If you glance up at the top of 105 to 109 Oxford Street (the building currently home to Tiger and Footlocker), you’ll see a strange quartet of creatures decorating the roof.

Four beavers, the top one holding a scroll(!), have been peering down on Oxford Street shoppers for 130 years.

Ah, I should have glanced. Then, I’d have seen them, or at least one of them. All I did was look, and then give up.

This is because 105 to 109 Oxford Street used to be Henry Heath’s Hat Factory and for many years, the hats made here were felted with beaver fur.

Londonist goes on to note that there is a big sign round the back of this building saying “HAT FACTORY” “HENRY HEATH Oxford Street”, and proves this with a photo. I recall taking a photo of this signage, several times. But where, in my ever more voluminous photo-archives, are such photos to be found? Search me. And I could search my V P-As, but it would take far too long.

One of the rules of blogging that I have had to learn is that if I have something to say, and want to say more but can’t, I should just say what I have to say, and leave the rest for later or never. So, the beaver shadow photos go up here, today, and any photos I have photoed of signs saying HENRY HEATH HAT FACTORY will just have to wait for another day or decade, in the event that one fine day or dark night I stumble upon them while looking for something else.

However, I do have just one more beaver photo to show you.

I occasionally visit John Lewis in Oxford Street, because it sells fine produce. Whenever I do this, I also, unless the weather is particularly bad, visit the very fine John Lewis Roof Garden, and take photos from it of the rest of London. So, I wondered if I had any photos taken from that spot, of any beavers, photoed in the direction of Centre Point, which is the big tower at the eastern end of Oxford Street, after which Oxford Street turns into New Oxford Street. Since I knew which directories to be looking in, this was a photo-archival search that made sense.

And, long story a bit less long, I came upon this photo (which I photoed in 2015):

And I took a closer-up look at this photo, in the spot where a beaver might be seen. And here, in the middle of the above photo, is that beaver, looking like a granny supporting herself with her umbrella (although this is really a “scroll(!)”):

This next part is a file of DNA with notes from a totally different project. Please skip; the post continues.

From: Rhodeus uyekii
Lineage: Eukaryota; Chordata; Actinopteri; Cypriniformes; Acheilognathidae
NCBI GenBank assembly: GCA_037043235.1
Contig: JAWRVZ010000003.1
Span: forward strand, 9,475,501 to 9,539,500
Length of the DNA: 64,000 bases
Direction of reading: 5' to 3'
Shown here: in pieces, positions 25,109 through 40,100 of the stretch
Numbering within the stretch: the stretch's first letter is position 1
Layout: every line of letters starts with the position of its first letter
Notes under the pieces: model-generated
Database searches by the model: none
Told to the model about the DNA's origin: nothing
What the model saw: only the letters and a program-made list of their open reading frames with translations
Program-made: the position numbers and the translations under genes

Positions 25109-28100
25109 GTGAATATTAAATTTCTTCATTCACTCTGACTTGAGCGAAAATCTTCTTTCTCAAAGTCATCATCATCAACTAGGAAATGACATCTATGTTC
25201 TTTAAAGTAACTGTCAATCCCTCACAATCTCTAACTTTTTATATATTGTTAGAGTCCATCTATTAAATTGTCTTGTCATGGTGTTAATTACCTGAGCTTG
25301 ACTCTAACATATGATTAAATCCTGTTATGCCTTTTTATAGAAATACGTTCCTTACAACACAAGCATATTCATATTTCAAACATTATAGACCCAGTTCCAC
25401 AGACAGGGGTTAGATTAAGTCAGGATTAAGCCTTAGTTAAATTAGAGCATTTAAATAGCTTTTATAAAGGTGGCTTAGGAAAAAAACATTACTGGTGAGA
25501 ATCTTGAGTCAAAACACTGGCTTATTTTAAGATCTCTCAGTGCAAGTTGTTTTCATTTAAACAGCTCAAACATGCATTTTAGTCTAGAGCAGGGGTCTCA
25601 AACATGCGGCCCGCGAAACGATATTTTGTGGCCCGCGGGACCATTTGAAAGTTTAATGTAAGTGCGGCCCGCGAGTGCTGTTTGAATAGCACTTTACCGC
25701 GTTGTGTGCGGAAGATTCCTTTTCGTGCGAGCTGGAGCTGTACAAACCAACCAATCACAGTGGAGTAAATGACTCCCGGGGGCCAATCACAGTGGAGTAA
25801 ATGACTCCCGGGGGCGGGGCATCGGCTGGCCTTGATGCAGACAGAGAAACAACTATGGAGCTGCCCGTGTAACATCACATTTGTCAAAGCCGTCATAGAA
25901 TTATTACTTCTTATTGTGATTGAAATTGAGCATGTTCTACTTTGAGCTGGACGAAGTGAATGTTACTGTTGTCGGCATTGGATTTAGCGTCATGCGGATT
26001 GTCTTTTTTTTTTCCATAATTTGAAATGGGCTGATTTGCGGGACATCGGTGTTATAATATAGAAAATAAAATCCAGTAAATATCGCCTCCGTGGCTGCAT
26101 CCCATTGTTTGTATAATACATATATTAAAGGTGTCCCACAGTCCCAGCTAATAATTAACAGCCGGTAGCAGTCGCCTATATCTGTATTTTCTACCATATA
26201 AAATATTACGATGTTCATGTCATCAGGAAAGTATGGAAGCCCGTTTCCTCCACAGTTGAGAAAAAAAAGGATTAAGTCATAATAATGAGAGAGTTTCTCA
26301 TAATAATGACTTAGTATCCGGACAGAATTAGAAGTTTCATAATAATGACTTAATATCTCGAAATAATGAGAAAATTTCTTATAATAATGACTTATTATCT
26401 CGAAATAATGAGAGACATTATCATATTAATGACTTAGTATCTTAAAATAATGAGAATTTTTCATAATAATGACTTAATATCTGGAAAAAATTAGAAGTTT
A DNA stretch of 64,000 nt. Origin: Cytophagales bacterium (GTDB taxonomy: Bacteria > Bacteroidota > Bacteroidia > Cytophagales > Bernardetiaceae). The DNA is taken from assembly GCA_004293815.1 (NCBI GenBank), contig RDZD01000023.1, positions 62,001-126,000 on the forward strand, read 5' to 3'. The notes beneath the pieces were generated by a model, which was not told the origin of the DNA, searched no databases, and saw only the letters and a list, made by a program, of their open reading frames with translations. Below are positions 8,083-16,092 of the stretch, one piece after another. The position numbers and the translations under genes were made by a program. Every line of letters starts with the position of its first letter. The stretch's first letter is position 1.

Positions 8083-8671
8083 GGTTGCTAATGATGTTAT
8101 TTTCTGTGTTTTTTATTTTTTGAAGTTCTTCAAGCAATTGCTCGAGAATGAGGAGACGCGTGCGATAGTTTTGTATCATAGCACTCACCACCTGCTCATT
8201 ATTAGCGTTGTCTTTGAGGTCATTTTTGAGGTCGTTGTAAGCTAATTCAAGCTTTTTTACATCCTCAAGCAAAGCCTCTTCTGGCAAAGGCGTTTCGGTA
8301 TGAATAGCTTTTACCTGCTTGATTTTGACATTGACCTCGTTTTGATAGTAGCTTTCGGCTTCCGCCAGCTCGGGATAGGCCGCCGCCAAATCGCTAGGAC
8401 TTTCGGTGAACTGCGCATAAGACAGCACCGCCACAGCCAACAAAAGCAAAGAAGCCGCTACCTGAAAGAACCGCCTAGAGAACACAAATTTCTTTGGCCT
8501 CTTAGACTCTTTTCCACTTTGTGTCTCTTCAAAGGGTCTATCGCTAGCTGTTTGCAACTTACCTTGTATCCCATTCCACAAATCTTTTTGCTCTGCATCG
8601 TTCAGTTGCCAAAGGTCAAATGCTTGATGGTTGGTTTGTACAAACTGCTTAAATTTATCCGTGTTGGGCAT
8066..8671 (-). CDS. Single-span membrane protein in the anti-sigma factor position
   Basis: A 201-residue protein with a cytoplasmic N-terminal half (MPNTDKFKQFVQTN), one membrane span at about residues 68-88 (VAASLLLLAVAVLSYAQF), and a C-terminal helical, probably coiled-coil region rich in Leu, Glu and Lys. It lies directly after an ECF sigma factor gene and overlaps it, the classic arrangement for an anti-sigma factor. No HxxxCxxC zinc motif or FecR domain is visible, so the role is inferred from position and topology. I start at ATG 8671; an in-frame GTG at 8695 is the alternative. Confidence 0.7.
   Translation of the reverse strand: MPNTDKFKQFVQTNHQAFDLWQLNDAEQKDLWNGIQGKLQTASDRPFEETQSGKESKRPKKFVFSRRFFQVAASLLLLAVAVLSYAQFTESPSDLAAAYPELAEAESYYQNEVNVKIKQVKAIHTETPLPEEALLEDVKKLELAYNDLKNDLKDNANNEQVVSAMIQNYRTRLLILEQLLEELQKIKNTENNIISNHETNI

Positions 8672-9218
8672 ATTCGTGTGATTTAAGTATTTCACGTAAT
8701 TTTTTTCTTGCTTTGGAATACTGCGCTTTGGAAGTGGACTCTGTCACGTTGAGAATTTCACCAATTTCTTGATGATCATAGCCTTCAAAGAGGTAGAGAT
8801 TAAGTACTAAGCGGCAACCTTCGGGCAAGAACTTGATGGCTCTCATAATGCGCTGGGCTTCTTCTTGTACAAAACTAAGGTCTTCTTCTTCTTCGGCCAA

Now clearly, even more than is the case with all the other photos of mine that I show here, this photo is no work of art. Canaletto can rest easy in his grave. But, as with so many of my photos, it’s the principle of the thing. This photo is photoable, well, because look, I actually did photo it, badly.

I could even go back to this same spot and trying to photo the same photo, better.

Memo to self: do that, some time soon.

Ashes to Ashes

In the Old Trafford Test, now nearing its end, which is a must-not-lose game for England, England have to bat tonight and all day tomorrow for a draw. They’ll need a lot of skill, and a lot of luck. And, they needed a good start.

In their first innings, England’s top scorers were Burns and Root. So, this was not what England wanted from the third and fourth balls of their innings:

At the crease now, Joe Denly and Jason Roy, who do not inspire confidence, despite having swapped positions, Denly now being 2 and Roy 4. A cricinfo commenter observed:

Roy faced his first ball of the innings before Denly. Poetic justice for Denly?

I thought that Jason Roy, what with him being class, would turn himself into a test match batsman. The Jos Buttler theory, you might say. I think Roy would do well, against lesser sides. But he has not done well against these Australian bowlers.